The repeal of the laws by the government appears to be a politically sensible decision as the all the ministers of central government, MLAs, MPs and other party functionaries became a total fiasco in convincing the advantages of the laws.  On one hand, dates for state assembly election in Punjab and Uttar Pradesh are notified, on the other hand, allegation of Kheri incident acted as enzyme in bringing the government at back-foot as one of the accused of the incidence belongs to the ruling government. Therefore, showing maturity and sensitivity towards the farmers become a matter of compulsion rather than a matter of choice. From these perspectives, repeal of the laws need to be viewed as politically sensitive decision of the BJP rather than sensitive decision.

The upcoming election in Uttar Pradesh and Punjab for state assemblies appears to be more challenging for the ruling BJP as nothing special and attractive left for the ruling government to present before the voters as there have been a lot of international criticisms of Covid management of Uttar Pradesh government. At the same time, the centre has nothing to put any master stroke idea of convincing the voters by using the name of Prime Minister Modi. The western Uttar Pradesh region became an eye witness of the all the anti-farming movement as larger section of the people live their life by employing agricultural and agriculture related activities which may become a decision maker for the upcoming election of Uttar Pradesh. Likewise, the BJP government is supposed to fight elections in Punjab under the leadership Modi and achievements done by the central government. As of now, there has nothing more to show the achievement of central government as two years of the regime of NDA-II remained engaged in handling anti-CAA protest, anti-farming law protest and Covid management. Keeping in mind the above factors, the BJP tried to show the sensitive towards the farmers by repealing the three laws as also commented by union minister of agriculture in the parliament while repealing the law in the parliament. For BJP, such decision appears to be a politically sensible decision from election point of view, but not as sensitive decision of the Central government as there have been more than 365 days of commencement of the movement.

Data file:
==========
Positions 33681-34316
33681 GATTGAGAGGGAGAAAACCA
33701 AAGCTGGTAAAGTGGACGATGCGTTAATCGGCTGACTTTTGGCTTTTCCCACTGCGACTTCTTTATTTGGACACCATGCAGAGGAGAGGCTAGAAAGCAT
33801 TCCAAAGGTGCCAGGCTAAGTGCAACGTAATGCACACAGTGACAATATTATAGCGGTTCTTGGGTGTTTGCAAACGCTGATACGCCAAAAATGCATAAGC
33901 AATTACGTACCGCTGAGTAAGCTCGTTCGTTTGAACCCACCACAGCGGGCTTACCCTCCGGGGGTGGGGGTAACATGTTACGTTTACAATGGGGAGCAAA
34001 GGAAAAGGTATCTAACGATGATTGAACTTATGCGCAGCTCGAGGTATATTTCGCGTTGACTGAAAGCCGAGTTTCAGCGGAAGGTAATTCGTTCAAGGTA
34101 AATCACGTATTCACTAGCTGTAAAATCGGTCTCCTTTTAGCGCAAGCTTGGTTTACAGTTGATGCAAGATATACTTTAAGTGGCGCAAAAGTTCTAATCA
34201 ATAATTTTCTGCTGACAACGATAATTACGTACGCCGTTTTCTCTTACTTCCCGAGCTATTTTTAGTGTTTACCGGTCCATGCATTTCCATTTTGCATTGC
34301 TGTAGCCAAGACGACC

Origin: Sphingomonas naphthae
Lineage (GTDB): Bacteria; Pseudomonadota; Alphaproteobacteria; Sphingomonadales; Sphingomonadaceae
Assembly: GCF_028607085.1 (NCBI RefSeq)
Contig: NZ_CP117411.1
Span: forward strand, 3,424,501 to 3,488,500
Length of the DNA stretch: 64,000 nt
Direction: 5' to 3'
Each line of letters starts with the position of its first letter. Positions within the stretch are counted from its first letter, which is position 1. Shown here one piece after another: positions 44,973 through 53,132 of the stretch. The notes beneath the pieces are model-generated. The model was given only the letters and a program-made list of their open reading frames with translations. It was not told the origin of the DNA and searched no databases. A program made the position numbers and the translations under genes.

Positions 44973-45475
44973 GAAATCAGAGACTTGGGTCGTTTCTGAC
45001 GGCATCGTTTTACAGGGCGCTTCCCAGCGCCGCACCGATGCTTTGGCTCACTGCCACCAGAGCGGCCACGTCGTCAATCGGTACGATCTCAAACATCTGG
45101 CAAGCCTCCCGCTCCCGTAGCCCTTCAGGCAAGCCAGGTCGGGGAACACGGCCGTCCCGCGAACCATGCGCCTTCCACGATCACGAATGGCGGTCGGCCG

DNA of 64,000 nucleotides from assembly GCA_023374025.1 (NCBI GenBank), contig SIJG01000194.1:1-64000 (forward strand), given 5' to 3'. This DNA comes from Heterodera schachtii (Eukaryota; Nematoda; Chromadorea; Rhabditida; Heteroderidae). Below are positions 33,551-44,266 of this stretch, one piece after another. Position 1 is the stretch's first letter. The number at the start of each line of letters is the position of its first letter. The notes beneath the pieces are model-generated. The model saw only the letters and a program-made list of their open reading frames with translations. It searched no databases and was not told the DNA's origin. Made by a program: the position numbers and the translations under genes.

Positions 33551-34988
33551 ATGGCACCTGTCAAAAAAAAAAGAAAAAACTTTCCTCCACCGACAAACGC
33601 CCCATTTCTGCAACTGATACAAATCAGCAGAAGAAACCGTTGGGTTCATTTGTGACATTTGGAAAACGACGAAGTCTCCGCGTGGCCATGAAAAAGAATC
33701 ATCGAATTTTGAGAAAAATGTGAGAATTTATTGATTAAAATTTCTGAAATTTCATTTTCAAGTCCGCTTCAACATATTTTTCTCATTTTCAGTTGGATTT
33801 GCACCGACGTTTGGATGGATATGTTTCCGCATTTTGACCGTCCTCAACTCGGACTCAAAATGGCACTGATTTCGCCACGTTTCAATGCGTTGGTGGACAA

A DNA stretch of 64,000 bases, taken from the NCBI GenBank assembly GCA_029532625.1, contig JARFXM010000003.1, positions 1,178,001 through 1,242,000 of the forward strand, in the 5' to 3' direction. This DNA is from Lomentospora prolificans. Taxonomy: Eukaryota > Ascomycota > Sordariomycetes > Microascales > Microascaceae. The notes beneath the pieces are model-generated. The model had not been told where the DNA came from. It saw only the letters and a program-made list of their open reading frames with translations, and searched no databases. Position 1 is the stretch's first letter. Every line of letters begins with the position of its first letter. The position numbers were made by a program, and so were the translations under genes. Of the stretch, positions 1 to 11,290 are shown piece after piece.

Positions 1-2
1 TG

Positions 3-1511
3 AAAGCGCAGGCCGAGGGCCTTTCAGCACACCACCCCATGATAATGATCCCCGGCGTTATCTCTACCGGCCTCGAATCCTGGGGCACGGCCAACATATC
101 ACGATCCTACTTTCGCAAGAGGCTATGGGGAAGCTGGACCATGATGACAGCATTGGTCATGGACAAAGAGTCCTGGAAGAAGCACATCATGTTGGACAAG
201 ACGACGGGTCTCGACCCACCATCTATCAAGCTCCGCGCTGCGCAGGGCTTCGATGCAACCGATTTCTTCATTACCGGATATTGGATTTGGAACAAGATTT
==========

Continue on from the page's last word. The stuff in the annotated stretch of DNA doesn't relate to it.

India being as a leading agricultural nation always needs a high level structural agricultural reform so as to make the agricultural activities more productive and earning sectors. Though, demand and necessities of such reforms have a long history since independence, which always kept on hitting the election manifesto of every political party and left the farmers’ issues unresolved. Therefore, suicidal cases among the middle level farmers are reported at a high rate as they could not find the appropriate rate of their farming produces due to existing norms and practices of the middleman which must be eradicated by legislating the laws provided that consents and suggestions from the farmers are considered. Unfortunately, the above three farming laws passed in 2020 appeared to be an example of a majoritarian decision model as the majority of the farmers’ view were not respected while passing the law.

Dr Ahmed Raza,Assistant Professor, MANUU (a central university) & Project Director- (MRP, ICSSR) Ministry of Education, Government of India